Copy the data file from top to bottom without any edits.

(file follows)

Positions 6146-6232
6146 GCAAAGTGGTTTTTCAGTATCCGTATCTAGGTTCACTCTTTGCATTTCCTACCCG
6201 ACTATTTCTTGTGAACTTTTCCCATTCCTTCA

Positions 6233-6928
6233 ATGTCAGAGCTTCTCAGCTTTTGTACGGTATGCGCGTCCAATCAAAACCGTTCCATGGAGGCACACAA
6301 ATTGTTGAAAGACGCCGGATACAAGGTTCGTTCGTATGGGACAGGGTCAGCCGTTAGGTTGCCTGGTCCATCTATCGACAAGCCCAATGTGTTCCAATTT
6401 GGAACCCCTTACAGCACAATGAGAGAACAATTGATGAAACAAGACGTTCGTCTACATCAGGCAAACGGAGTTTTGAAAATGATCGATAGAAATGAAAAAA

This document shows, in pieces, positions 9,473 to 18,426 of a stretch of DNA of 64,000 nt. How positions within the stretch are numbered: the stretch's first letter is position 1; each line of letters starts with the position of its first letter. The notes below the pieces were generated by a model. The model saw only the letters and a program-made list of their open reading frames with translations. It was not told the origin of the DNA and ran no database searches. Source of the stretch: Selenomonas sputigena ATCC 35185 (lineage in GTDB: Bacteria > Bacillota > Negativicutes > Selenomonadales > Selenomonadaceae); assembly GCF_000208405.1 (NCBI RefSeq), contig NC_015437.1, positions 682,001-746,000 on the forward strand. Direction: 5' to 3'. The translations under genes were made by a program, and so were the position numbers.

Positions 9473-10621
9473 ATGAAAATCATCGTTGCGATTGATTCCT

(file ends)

Positions 6146-6232
6146 GCAAAGTGGTTTTTCAGTATCCGTATCTAGGTTCACTCTTTGCATTTCCTACCCG
6201 ACTATTTCTTGTGAACTTTTCCCATTCCTTCA

Positions 6233-6928
6233 ATGTCAGAGCTTCTCAGCTTTTGTACGGTATGCGCGTCCAATCAAAACCGTTCCATGGAGGCACACAA
6301 ATTGTTGAAAGACGCCGGATACAAGGTTCGTTCGTATGGGACAGGGTCAGCCGTTAGGTTGCCTGGTCCATCTATCGACAAGCCCAATGTGTTCCAATTT
6401 GGAACCCCTTACAGCACAATGAGAGAACAATTGATGAAACAAGACGTTCGTCTACATCAGGCAAACGGAGTTTTGAAAATGATCGATAGAAATGAAAAAA

This document shows, in pieces, positions 9,473 to 18,426 of a stretch of DNA of 64,000 nt. How positions within the stretch are numbered: the stretch's first letter is position 1; each line of letters starts with the position of its first letter. The notes below the pieces were generated by a model. The model saw only the letters and a program-made list of their open reading frames with translations. It was not told the origin of the DNA and ran no database searches. Source of the stretch: Selenomonas sputigena ATCC 35185 (lineage in GTDB: Bacteria > Bacillota > Negativicutes > Selenomonadales > Selenomonadaceae); assembly GCF_000208405.1 (NCBI RefSeq), contig NC_015437.1, positions 682,001-746,000 on the forward strand. Direction: 5' to 3'. The translations under genes were made by a program, and so were the position numbers.

Positions 9473-10621
9473 ATGAAAATCATCGTTGCGATTGATTCCT